National Student Survey 2021: UK satisfaction hits new low

Survey was completed during major lockdowns in the UK when most students were studying online 

July 15, 2021
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Student satisfaction with the quality of UK university courses has dropped to its lowest-ever level amid the pandemic, while most learners do not agree that their institution has supported their mental well-being, according to the latest National Student Survey.

Although three-quarters of students taking the NSS this year said that they were still satisfied with course quality, the share was a drop of eight percentage points on last year. The previous lowest figure for overall satisfaction was 80.3 per cent in 2006, although the survey has undergone several changes since it was introduced in 2005.

The availability of learning resources saw a particularly steep fall in student satisfaction in 2021, with a 12 percentage-point drop in the agreement rate from 86 per cent to 74 per cent.

On individual questions in this area, 72 per cent agreed that IT facilities supported their learning well (down from 83 per cent); on library resources the figure was 75 per cent (down from 87 per cent); and on course-specific resources the figure was 74 per cent (down from 87 per cent).

The results for questions around teaching were better, but were still less positive than in 2020, when most surveys were completed before the pandemic had made a real impact on universities. This year the survey was completed between January and April, when most students were studying online because of lockdowns across the UK.

The 2021 NSS also included specific questions about students’ experience during the pandemic, which were answered by fewer people than the overall survey but revealed that just 42 per cent felt their mental well-being had been supported.

Meanwhile, fewer than half (48 per cent) said that they were content with the delivery of learning and teaching of their course during the pandemic.

The overall fall in satisfaction did not affect all types of student and provider, according to the Office for Students, which manages the NSS on behalf of all the UK’s higher education bodies.

Satisfaction rates for students who would normally have been studying through distance learning anyway – as opposed to those forced to by the pandemic – barely changed.

A small number of universities also maintained their satisfaction rates despite the pandemic. For instance, eight institutions increased their scores on learning resources by 1 percentage point or more.

For overall satisfaction with course quality, the University of St Andrews came top among universities with 93.3 per cent agreeing they were satisfied, a slight improvement on last year.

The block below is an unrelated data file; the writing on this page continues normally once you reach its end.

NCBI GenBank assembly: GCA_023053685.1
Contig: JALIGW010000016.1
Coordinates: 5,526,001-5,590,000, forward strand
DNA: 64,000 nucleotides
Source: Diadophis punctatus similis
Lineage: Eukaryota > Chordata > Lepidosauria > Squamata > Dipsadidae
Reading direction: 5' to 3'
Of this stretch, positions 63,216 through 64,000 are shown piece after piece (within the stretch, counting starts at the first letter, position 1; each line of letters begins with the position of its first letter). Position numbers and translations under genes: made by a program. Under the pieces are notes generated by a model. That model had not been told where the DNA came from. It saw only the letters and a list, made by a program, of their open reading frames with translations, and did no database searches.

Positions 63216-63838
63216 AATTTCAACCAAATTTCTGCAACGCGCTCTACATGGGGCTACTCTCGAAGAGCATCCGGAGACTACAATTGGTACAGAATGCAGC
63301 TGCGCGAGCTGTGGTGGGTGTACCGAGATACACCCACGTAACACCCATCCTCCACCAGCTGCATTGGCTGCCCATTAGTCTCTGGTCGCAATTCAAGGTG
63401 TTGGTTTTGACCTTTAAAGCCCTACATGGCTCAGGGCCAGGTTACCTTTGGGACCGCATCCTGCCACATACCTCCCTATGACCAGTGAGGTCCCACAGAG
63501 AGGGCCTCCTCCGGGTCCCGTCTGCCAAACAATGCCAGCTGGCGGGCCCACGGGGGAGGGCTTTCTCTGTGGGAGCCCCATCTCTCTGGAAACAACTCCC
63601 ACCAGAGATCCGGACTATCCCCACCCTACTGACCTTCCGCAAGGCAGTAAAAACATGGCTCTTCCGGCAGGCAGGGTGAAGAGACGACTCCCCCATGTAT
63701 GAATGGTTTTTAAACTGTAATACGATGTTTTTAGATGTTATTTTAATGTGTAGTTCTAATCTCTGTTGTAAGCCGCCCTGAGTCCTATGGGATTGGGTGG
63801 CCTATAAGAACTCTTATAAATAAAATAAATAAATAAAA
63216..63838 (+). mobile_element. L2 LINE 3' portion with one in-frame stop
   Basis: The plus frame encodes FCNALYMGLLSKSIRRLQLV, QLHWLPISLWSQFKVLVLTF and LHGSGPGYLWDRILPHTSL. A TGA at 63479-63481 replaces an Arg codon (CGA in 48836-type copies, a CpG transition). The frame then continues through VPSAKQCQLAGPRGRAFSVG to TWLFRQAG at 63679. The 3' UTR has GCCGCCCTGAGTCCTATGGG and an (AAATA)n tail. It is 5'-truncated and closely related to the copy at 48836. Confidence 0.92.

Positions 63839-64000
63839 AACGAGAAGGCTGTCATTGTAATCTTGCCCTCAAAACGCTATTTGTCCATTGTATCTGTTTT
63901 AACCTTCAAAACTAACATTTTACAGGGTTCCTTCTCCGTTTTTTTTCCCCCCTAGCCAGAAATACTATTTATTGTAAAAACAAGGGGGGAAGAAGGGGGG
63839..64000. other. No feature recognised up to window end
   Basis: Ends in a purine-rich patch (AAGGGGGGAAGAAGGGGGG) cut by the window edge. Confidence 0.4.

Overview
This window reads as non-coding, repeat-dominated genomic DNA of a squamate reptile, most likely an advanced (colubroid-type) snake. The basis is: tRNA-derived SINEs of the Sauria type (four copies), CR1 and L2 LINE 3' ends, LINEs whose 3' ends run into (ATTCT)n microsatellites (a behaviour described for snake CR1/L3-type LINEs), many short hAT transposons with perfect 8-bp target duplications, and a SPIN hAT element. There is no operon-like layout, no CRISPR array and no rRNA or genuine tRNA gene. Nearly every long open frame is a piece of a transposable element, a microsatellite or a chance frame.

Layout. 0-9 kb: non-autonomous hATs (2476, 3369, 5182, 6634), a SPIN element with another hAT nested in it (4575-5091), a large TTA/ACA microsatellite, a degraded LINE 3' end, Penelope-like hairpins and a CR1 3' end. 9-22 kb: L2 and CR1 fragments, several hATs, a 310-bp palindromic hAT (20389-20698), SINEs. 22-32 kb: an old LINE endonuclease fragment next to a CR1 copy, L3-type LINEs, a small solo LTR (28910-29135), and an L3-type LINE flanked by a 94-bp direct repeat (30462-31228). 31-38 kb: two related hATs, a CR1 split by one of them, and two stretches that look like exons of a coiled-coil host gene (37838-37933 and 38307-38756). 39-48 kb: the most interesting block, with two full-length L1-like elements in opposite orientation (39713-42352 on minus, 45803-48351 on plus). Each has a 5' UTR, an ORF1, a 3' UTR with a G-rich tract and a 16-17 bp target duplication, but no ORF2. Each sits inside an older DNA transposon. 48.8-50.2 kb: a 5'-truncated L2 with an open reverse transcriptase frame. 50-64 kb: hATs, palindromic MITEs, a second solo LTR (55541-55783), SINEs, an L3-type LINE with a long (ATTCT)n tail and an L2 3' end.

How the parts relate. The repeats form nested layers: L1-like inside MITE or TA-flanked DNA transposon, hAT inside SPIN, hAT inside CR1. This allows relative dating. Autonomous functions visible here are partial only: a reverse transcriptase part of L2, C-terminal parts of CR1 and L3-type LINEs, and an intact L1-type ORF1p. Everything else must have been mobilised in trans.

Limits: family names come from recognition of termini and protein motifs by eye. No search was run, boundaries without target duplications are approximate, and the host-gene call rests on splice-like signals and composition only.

Leeds Arts University saw the biggest fall in percentage point terms, from 82.8 per cent to 63.8 per cent, followed by Brunel University London (from 77.6 per cent to 58.6 per cent) and Bournemouth University (80.2 per cent to 61.2 per cent).

Large research-intensive universities featured less among institutions with the biggest falls, although there were substantial drops for Newcastle University (down from 82.1 per cent to 69.5 per cent), the University of Birmingham (82.8 per cent to 71.9 per cent) and the University of Manchester, which has been the scene of some student unrest during the pandemic (down from 81.1 per cent to 71.4 per cent).

This year’s survey had 332,500 responses – a rate of 69 per cent – which was the same as last year and only slightly down on 2019 and 2018.

Due to a broader review of the NSS, which will lead to major changes in the survey next year, universities were not required to promote this year’s survey, which had prompted concerns about how the response rate would be affected.

The OfS said that if response rates this year “were below a certain threshold” by mid-March, institutions “were automatically included in a booster phase to send additional reminders to their non-responding students”.

Nicola Dandridge, chief executive of the OfS, said that while “institutions and lecturers worked hard to move courses online” during the pandemic, there were “important lessons from the different experiences seen by students at different universities and colleges”.

“Although these findings will inevitably reflect the unavoidable consequence of the pandemic, universities and colleges will want to consider their own results to ensure that the quality of their courses remains high, and that they can learn lessons from the pandemic which help support students’ academic experience this autumn and in the future,” she said.

“It is also a concern that only 42 per cent of students agree that their university or college took sufficient steps to support their mental well-being. Clearly, the circumstances last year were exceptional, but consideration should be given to what more can be done to ensure students are appropriately supported.”

Michelle Donelan, the universities minister, said: “I recognise that the past 18 months have been uniquely difficult for students, and we have set out clear expectations that the quality and quantity of tuition should be maintained.

“We have also been clear that students should be receiving good quality mental health support, and universities have had access to up to £256 million to use towards this.”

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